Don’t Call Us Chinese: “Nailed It” documentary explores the history of Vietnamese Nail Salons

The Asian nail salon, they’re everywhere—every city, state, uptown, downtown, even Walmart. So how did this come to be? It seems like there’s always been a nail salon on the corner, and it’s always been Asian. In Brooklyn, where I live, the Asian nail salons are Chinese. In Manhattan, they’re owned by Koreans who now hire Asian manicurists outside their ethnicity, like Nepali women who are part of a more recent immigrant group in America.

In 2015 an incendiary exposé about Asian nail salons in NYC, published by the NY Times, likened Korean salon owners to slavers, and the women trapped inside to human trafficking victims, dying of chemical exposure. The Times series was largely debunked for poor and biased reporting, while real concerns about chronic illness among salon workers remain unanswered. As a Vietnamese American New Yorker by way of the west coast, my biggest question was “where the hell are all the Vietnamese salons?” Luckily I was already working on a documentary film about just that.

NYC is an anomaly in the 8 Billion dollar American nail economy. Anywhere else in the country if an Asian is doing your nails, they’re Vietnamese. In Mekong Delta rich states like California and Texas, the number of Vietnamese salons jumps 135%, defying the laws of nature. Right now all of the nail salons underwater in Houston are Vietnamese.

My forthcoming documentary, “Nailed It,” primarily takes place in Southern California, the Mecca for Vietnamese Americans. Here the genesis of this niche trade began as refugees, who were not particularly wanted by Americans, began to stream in while fleeing communist persecution. My father was one of these people, although he never got into nails. And while I knew that all the Asian salons around me were Vietnamese, I looked down on them because there’s always been the stereotype of the low down dirty salon, and miserly Asians inside. And honestly, touching people’s feet? I was born in America baby, I’m not that Asian here to serve you. Through this documentary, I’ve had to confront my own privilege and prejudices, as most people should when it comes to nails. From the very beginning, the industry is more than its surface parts.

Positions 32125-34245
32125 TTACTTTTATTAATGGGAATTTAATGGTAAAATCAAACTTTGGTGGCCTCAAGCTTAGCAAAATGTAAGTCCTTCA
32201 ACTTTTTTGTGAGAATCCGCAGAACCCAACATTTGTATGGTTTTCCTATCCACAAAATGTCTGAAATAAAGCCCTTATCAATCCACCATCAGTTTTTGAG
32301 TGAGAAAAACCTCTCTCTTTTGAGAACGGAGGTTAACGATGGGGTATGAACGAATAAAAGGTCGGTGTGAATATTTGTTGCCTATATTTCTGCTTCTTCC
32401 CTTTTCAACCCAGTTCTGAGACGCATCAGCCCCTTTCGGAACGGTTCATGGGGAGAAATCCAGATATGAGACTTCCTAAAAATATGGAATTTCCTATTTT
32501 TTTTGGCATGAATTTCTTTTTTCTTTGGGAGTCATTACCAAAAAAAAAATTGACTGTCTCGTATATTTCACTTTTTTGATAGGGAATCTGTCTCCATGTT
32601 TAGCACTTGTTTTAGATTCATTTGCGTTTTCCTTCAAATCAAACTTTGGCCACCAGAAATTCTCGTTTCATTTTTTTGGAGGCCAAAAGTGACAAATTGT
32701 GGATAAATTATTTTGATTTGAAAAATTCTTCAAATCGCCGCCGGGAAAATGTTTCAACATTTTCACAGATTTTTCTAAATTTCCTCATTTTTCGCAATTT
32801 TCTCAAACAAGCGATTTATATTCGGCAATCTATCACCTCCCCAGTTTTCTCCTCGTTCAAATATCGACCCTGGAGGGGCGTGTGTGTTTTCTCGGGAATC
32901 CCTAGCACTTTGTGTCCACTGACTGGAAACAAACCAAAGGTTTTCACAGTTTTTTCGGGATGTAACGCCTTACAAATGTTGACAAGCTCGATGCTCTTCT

Through a network of Vietnamese people, who share the same last name as me, in the South Bay of Los Angeles, an indelible multicultural hero story was revealed. It was started by women stemming from a Hollywood tale of post-war philanthropy. After Saigon fell on April 30, 1975, actress Tippi Hedren introduced manicuring to a group of 20 Vietnamese refugee women and helped them secure their place as the first licensed Vietnamese manicurists.

As thousands of Vietnamese boat people sought refuge in the US, word spread, and doing nails became the de facto means of survival, for both women and men. Thirty percent of Vietnamese manicurists are men and doing nails isn’t an “Ancient Chinese secret” we brought over from Orient; although so many Vietnamese I’ve known are casually gifted artists. Before 1975 only American women like Tippi’s manicurist Dusty Cootes—who she flew to Hope Village refugee camp outside Sacramento to teach the first twenty women—did nails. Ironically, this was a decision Dusty would regret as the Vietnamese completely usurped the industry, and changed not only the culture but the expectation that manicurists be Asian.